Rare earth element production, like that of other metals described before, has been increasing during the 1991-2007 period; however, unlike the other metals, price has been declining. Owing to its strong economic impact, the materials and items that China consumes have been getting more expensive while the price of materials and items that China produces has been getting cheaper. Generally, that translates into the cost of raw materials going up and the cost of consumer products going down; however, in this case, China is by far the leading producer of this raw material, so its price is not rising at the end of the time period as are the prices of other metals. The price of most REE in 2007 rose significantly (not shown in figure) as a result of increased Chinese consumption and China’s enactment of export controls. In response to the rising price, Mountain Pass Mine, CA, restarted processing stocks of REE concentrate. Consumption and stocks data for rare earths are not available. Rare earth production has shifted to China from the United States. China now produces over 90% of world supply.

49

Zinc Zn
World mine production, consumption, and recycle production

Zinc stocks and price

Source: See statement of Zn data sources.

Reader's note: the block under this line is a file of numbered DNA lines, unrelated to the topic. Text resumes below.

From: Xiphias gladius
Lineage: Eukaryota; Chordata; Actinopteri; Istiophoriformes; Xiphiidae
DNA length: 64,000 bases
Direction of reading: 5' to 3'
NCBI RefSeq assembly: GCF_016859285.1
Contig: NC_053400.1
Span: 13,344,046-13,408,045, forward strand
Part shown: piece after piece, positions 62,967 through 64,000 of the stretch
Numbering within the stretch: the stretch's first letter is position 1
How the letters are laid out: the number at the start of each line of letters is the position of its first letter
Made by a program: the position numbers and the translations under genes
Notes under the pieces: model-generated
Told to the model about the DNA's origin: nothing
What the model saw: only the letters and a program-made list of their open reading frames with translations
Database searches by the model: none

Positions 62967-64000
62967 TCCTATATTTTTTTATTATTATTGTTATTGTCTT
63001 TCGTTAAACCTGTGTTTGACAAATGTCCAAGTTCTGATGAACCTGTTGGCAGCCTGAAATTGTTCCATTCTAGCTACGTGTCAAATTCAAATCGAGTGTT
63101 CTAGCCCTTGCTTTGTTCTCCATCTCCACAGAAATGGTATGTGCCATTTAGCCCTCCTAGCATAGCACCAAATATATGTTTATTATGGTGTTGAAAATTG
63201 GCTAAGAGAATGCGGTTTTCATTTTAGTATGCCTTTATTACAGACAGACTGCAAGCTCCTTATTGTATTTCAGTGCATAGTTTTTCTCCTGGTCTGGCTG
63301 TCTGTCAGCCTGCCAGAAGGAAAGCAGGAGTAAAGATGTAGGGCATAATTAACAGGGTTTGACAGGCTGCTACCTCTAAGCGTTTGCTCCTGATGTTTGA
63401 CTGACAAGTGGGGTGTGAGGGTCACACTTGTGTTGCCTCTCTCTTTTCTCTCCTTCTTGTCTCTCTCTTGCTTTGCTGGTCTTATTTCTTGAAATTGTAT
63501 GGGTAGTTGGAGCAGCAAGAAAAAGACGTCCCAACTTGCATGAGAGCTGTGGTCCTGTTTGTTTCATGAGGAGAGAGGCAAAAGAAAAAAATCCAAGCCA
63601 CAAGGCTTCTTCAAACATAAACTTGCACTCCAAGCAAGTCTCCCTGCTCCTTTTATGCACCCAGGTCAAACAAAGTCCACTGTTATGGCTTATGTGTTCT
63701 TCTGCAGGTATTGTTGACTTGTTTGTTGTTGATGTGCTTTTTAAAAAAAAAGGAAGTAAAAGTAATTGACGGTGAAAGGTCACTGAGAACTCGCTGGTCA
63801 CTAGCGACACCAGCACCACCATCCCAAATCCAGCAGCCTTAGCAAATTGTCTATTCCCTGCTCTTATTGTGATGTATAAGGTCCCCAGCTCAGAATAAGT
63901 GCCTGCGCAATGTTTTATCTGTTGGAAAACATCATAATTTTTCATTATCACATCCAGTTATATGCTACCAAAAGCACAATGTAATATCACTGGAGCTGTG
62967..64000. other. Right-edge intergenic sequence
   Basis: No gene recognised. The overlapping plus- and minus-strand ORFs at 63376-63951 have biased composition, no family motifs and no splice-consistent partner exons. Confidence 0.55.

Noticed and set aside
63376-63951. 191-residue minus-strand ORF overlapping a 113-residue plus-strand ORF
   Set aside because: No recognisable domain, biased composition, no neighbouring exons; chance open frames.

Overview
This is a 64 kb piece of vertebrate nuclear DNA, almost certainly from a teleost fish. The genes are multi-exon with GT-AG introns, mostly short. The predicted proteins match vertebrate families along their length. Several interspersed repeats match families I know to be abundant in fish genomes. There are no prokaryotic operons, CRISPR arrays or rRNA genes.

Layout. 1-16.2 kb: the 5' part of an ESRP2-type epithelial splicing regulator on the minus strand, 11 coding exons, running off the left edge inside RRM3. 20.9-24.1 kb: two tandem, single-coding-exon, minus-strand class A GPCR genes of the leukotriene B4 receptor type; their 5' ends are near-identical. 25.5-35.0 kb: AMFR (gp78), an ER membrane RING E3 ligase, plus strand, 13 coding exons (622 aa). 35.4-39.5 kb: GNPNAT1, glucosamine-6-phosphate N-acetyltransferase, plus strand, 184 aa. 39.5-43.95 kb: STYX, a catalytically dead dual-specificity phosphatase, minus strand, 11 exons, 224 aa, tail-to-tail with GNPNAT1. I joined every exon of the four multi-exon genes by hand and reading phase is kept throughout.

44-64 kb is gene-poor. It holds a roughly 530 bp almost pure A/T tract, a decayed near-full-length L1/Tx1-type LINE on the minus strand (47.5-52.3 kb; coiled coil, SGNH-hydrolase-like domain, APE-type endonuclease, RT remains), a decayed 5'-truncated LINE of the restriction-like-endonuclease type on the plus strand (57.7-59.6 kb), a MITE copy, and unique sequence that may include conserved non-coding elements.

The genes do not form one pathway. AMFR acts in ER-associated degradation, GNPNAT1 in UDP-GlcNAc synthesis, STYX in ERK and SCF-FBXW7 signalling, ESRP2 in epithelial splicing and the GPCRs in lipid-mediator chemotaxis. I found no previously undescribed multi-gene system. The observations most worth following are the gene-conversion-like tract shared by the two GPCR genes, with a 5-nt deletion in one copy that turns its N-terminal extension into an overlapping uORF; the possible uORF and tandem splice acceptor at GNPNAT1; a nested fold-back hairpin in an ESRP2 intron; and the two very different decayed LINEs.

Zinc consumption has risen after a brief decline from 1991 through 1994, a period during which stocks increased. Zinc mine production and consumption generally increased during the 1991-2006 period. The stock changes before 2003 were associated with small price changes compared to the rapid stock decline and price rise that started in the 2003-04 period.

50

Leading zinc consumers

Zinc Zn

Source: See statement of Zn data sources.

China moved from being a significant consumer to being the leading consumer of zinc during the 1991-2006 period. During 2001 in the United States, there was a general downturn in the economy and a 20% decline in automobile sales. These events affected the steel industry, where nearly 60% of U.S. zinc is consumed to make galvanized steel. Reduced consumption in the United States contributed to increased stocks in that year shown on p. 48.

51

Conclusions and Observations

52

Conclusions/observations
• Dissolution of the USSR in 1991 depressed the price of metals. • Growth of China’s economy starting in about 1998 coincided with rising metals prices. • Commodity-specific events, such as mine closure or low stocks, caused variations on the larger trends.